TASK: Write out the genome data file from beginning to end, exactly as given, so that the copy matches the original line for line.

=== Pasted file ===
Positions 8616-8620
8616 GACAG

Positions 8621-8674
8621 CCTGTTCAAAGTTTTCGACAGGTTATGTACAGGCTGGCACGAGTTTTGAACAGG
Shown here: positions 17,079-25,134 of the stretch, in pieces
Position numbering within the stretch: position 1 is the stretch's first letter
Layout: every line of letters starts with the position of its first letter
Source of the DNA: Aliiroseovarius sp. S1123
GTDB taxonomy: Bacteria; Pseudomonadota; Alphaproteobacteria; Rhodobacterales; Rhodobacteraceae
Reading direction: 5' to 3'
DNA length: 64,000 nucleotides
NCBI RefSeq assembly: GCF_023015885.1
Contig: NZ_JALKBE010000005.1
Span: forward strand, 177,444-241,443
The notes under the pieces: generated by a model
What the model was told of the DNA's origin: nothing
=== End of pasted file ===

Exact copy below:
Positions 8616-8620
8616 GACAG

Positions 8621-8674
8621 CCTGTTCAAAGTTTTCGACAGGTTATGTACAGGCTGGCACGAGTTTTGAACAGG
Shown here: positions 17,079-25,134 of the stretch, in pieces
Position numbering within the stretch: position 1 is the stretch's first letter
Layout: every line of letters starts with the position of its first letter
Source of the DNA: Aliiroseovarius sp. S1123
GTDB taxonomy: Bacteria; Pseudomonadota; Alphaproteobacteria; Rhodobacterales; Rhodobacteraceae
Reading direction: 5' to 3'
DNA length: 64,000 nucleotides
NCBI RefSeq assembly: GCF_023015885.1
Contig: NZ_JALKBE010000005.1
Span: forward strand, 177,444-241,443
The notes under the pieces: generated by a model
What the model was told of the DNA's origin: nothing